Finding the Best Dyes for Apoptosis Markers

Posted December 5, 2018

Facebook
Google+
https://fluorofinder.com/newsletter-apoptosis">
LinkedIn

Getting more out of your CytometerFlow cytometry remains the most powerful tool for studying apoptosis in cell populations. However, many researchers may not be aware of the variety of options available for apoptosis markers. Here we explore the use of flow cytometry in apoptosis research and examine various fluorescent apoptosis markers.

History

Flow cytometry has been used to study cell death for over 25 years [PMID: 1901329]. In 1997, researchers at the Cancer Research Institute introduced the term necrobiology “to comprise the life processes associated with morphological, biochemical, and molecular changes which predispose, precede, and accompany cell death” [PMID: 9000580]. These include the four major categories of cell death: apoptosis, necrosis, autophagy and necrotosis. Their prediction; that flow cytometry would become the dominant methodology for measuring and studying necrobiology, has proven correct.

Methods

Flow cytometry has been found to be ideal for studying cell death, as it allows researchers to better understand the timing of critical processes involved in apoptosis pathways. Early apoptosis can be identified by the collapse of the mitochondrial transmembrane potential. Activation of cytosolic proteases called caspases and changes to the cell membrane, are typically present during intermediate apoptosis. Finally, nuclear changes, including chromatin condensation and DNA fragmentation, often mark late stage apoptosis.
Common methods for detecting cell death include measuring “membrane alterations, DNA fragmentation, cytotoxicity and cell proliferation, and mitochondrial damage” [PMID: 28035493]. This offers flow cytometry researchers a diverse set of fluorescent tools (often called viability dyes), for studying necrobiology.

Tools

Mitochondrial changes – These dyes can be used to measure mitochondrial membrane potential to identify an early apoptosis event.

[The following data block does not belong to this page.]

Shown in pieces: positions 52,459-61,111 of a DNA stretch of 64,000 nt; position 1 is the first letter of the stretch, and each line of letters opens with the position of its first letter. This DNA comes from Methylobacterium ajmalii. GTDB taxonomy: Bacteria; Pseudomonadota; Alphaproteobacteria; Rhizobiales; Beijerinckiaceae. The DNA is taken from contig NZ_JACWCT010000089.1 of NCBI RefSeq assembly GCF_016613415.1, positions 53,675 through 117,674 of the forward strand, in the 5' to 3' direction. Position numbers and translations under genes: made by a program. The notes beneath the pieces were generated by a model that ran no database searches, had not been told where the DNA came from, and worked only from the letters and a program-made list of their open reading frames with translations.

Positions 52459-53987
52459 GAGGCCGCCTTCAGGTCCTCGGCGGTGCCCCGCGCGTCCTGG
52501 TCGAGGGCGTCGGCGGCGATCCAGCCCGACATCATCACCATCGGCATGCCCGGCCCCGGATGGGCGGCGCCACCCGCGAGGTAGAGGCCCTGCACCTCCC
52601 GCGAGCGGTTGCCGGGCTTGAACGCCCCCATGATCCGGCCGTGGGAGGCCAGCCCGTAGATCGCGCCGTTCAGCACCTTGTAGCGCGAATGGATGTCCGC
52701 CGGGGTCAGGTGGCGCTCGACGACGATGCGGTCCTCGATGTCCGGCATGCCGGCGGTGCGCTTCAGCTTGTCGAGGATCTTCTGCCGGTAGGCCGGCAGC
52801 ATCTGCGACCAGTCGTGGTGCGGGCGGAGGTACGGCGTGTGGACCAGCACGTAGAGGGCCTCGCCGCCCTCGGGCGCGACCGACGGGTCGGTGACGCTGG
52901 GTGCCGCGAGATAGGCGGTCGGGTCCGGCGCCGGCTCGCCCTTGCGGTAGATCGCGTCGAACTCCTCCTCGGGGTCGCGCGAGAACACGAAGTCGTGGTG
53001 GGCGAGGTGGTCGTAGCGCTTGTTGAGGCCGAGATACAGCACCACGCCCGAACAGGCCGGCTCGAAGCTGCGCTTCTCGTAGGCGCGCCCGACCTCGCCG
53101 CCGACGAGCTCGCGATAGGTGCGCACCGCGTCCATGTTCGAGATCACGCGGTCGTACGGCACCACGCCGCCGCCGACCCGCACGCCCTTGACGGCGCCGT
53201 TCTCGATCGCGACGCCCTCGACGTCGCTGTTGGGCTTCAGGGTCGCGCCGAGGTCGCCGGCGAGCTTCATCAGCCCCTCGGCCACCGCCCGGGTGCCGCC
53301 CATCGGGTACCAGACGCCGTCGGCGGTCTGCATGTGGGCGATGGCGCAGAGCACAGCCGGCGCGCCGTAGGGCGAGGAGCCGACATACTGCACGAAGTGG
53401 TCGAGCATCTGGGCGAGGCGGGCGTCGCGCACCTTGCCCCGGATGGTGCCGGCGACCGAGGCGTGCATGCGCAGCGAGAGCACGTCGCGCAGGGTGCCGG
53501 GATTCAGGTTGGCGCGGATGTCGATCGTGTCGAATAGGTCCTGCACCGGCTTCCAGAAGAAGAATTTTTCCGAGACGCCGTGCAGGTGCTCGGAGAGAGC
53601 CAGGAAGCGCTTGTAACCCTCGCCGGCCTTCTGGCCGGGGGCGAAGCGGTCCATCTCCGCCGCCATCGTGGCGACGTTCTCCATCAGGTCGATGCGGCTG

• JC-1
  • TMRE
  • Mitospy® dyes
  • MitoView® dyes
  • MITO-ID® dyes
  • MitoTracker® dyes

Caspase Activity – These dyes can be used to measure caspase activation to mark intermediate apoptosis.

  • NucView® dyes
  • FLICA® dyes

Membrane Permeability – These dyes can be used to measure membrane permeability during intermediate apoptosis.

  • DNA binding dyes
    • DAPI
    • PI
  • Amine dyes
    Getting more out of your Cytometer

    • Viobility™ dyes
    • Zombie™ dyes
    • Live-or-Dye™
    • VivaFix™ dyes
    • Ghost Dyes™
    • Horizon Brilliant™ dyes
    • eFlour ® dyes
    • Live/Dead™ dyes

Enzyme Activity Dyes – membrane permeant dyes that are fluorescently activated by metabolic enzymes

 

Annexin V kits – Annexin V binds the apoptosis marker phosphatidylserine and is commonly used for fluorescent apoptosis assays.

For more information on choosing the best dye for your experiment, check out our blog on viability dyes.

 

FluoroFinder incorporates all of these apoptosis dye options into the panel design tool, empowering researchers to design better experiments.

Featured Resources

Related Articles

More Resources

logo_search

Antibody Search by Application
Flow Cytometry
Microscopy
Western Blot

logo_match pair

Match to Labeling Options
Secondary Antibodies
Labeling Kits
Conjugation Services

logo_panel build_label

Flow Cytometry Panel Design
Pre-Loaded Equipment Configs
Integrated Spectra Viewer
Find Reagents from Any Supplier